Another long night for the Twins, who can’t wait to get home after tomorrow’s game:

    — No starting pitcher has gone more than six innings since last Sunday, and none has survived even five innings since Tuesday. So Ervin Santana’s meltdown Saturday was exactly what the Twins didn’t need. The bullpen, already worn thin, was beaten and battered by an Indians team enjoying some hittable pitching.

    Santana, his manager said, was obviously overmatched from the start. “He obviously wasn’t locating his fastball, and his offspeed pitches [the Indians] were taking,” Paul Molitor said. “They were squaring up almost every fastball in the zone.”

    The veteran righthander mostly shrugged, saying he couldn’t explain it, either.  “Every pitch I threw, location was not good. I was behind the count for the most part,” Santana said. “You hope they hit it at people, but today they didn’t.”

    Santana, who gave the Twins hope with back-to-back scoreless starts in mid-July after being suspended for the first half of the season, lost his third straight start on Saturday, and this one was his ugliest yet: He retired just seven batters and allowed eight runs. Santana’s ERA in his last three starts is 10.93.

    — Lost in the carnage of the pitching staff was the Twins’ best power showing on the road this year: Three home runs, tying the three they hit in Milwaukee on June 27. And the identity of the sluggers was even more unique: Joe Mauer, whose last homer came exactly one month earlier; Kurt Suzuki, who hadn’t hit one since June 20; and Eddie Rosario, who had never hit a home run on the road.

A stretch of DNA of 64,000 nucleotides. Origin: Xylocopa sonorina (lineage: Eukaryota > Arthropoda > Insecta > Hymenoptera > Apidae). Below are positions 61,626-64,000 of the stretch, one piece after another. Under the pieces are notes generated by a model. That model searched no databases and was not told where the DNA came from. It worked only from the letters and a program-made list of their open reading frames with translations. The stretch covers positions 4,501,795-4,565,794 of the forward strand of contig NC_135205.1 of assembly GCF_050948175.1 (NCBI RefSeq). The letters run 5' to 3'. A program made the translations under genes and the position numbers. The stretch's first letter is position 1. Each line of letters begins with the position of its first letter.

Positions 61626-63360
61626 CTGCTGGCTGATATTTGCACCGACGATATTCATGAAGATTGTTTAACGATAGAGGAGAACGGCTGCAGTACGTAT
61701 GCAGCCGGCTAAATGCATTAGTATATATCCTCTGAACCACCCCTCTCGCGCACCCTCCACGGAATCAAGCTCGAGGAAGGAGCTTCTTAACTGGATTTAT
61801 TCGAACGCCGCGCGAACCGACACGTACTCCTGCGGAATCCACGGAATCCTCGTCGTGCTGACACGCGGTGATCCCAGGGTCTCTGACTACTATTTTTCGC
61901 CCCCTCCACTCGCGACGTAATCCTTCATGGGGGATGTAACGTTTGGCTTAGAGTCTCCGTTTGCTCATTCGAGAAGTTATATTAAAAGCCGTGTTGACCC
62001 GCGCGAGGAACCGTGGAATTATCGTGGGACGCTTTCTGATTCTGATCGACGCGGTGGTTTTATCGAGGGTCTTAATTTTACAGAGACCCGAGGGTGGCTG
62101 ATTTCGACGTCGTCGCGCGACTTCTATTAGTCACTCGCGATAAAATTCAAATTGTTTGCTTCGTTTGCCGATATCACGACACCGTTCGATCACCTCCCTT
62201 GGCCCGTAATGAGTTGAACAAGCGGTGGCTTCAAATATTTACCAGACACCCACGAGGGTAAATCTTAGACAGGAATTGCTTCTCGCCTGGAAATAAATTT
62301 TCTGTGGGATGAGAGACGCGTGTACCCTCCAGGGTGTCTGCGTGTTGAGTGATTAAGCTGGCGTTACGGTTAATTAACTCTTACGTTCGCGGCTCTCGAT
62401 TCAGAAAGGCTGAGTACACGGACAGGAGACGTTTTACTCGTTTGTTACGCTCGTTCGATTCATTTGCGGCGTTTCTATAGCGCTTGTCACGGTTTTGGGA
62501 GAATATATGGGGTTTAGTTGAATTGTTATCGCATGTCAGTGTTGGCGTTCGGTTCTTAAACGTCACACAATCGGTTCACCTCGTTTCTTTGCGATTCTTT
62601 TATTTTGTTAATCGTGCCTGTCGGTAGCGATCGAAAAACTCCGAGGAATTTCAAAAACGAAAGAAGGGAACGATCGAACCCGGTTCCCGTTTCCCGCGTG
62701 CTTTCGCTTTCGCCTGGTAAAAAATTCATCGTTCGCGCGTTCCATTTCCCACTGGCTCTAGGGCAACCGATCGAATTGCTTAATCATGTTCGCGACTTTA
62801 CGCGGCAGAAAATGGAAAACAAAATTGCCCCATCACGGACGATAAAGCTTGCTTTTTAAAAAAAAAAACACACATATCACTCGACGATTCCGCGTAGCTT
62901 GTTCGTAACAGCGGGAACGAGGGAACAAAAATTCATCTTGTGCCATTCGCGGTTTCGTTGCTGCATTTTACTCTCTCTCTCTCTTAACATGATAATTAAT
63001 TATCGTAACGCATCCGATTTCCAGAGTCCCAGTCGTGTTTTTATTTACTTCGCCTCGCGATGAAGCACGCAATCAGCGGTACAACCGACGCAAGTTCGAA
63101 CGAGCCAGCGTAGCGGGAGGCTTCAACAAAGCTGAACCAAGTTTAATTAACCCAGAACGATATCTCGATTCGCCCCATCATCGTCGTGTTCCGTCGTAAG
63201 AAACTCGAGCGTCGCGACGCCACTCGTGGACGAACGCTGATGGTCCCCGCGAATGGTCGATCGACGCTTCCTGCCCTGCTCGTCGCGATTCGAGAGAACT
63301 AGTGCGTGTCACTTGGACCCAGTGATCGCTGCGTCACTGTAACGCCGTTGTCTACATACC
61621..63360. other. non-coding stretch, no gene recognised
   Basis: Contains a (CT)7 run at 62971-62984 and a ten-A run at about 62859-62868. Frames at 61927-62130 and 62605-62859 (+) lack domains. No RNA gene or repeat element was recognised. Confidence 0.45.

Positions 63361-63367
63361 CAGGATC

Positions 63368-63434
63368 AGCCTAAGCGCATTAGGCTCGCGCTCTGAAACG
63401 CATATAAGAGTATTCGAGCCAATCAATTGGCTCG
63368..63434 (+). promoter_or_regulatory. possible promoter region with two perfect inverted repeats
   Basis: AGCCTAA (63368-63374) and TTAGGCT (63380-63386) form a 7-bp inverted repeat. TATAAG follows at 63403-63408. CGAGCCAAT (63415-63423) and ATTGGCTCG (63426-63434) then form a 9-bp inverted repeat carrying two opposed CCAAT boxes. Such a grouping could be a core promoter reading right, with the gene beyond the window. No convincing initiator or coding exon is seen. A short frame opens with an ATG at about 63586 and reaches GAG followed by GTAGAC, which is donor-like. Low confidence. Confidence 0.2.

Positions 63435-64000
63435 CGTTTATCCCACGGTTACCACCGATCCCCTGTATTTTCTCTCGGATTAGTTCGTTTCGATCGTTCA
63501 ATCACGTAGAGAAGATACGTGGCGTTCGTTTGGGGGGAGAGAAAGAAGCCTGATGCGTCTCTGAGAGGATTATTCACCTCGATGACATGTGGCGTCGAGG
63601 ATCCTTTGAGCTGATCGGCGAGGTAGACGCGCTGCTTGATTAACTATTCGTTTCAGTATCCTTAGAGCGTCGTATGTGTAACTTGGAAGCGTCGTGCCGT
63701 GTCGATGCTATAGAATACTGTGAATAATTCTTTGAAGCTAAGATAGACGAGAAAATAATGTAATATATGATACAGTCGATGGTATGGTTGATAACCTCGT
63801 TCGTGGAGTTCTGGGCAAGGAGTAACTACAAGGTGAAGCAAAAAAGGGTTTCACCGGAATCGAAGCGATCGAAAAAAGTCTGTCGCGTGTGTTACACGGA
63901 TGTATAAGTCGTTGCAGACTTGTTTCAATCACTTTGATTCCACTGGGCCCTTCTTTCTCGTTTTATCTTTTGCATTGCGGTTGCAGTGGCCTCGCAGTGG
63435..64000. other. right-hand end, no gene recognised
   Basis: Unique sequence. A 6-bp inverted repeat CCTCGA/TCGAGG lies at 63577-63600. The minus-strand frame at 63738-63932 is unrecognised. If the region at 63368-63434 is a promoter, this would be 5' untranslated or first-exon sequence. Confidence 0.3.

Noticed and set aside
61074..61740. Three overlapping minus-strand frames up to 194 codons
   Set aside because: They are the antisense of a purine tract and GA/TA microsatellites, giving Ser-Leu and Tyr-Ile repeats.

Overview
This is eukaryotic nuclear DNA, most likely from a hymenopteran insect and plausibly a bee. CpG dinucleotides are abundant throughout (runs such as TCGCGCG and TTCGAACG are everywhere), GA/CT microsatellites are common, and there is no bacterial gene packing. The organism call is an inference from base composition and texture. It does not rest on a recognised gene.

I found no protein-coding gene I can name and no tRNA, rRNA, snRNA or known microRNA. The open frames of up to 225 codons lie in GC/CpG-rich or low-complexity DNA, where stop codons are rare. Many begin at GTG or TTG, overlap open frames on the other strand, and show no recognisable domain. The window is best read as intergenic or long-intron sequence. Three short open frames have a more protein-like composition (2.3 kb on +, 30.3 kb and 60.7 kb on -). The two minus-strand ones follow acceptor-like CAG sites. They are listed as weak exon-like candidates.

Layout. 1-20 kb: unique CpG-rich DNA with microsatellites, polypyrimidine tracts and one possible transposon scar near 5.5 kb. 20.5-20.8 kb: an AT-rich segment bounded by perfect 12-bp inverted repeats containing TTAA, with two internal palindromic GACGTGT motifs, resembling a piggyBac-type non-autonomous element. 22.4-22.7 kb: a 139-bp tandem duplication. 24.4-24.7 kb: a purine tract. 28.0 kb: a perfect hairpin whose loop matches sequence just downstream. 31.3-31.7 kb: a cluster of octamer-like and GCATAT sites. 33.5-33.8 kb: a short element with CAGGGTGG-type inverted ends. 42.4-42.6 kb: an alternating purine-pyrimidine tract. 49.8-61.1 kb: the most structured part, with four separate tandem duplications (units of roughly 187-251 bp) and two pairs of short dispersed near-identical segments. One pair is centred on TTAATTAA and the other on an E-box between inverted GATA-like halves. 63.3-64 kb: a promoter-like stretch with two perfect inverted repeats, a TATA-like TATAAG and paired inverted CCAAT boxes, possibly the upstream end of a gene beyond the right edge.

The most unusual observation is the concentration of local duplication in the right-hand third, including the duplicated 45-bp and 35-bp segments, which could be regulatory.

— Blaine Boyer’s problem with first batters makes him a bad risk with the bases loaded, but Molitor didn’t feel like he had much choice on Saturday. Ryan O’Rourke had walked all three hitters he faced, and thrown a wild pitch, so Molitor didn’t want him facing right-handed pinch-hitter Jerry Sands. Boyer got the call, and his familiar problem — the first batter he faces has 16 hits and five walks in 50 plate appearances — cropped up again at the worst time. Boyer quickly fell behind 2-and-0, then left a fastball over the plate. Sands became the first pinch-hitter to crush a grand slam against the Twins since Jason Bartlett, then of the Rays, in 2010.

    — Despite the gloom in the clubhouse, Shane Robinson’s enthusiasm for getting to pitch was a nice highlight. He said he was nervous, but took on all the mannerisms of a pitcher, even stalking around the mound after walking the first batter, mostly out of nervousness, he said. Since the bases were loaded, he couldn’t throw as hard as he wanted, because he was fearful of throwing a wild pitch, so each of his pitches tracked by were labeled changeups. “I was throwing darts out there,” he said. He said Trevor Plouffe told him that he was hoping to pitch in the game, “but I was like, ‘No, you’re not. You’ve got a little too much contract. Just stay over at third base.”

    And after striking out Sands to end the eighth, he checked the pitch-tracker in the clubhouse. “I spotted it,” Robinson said. “I watched it on k-zone — it’s right on the edge” of the strike zone.

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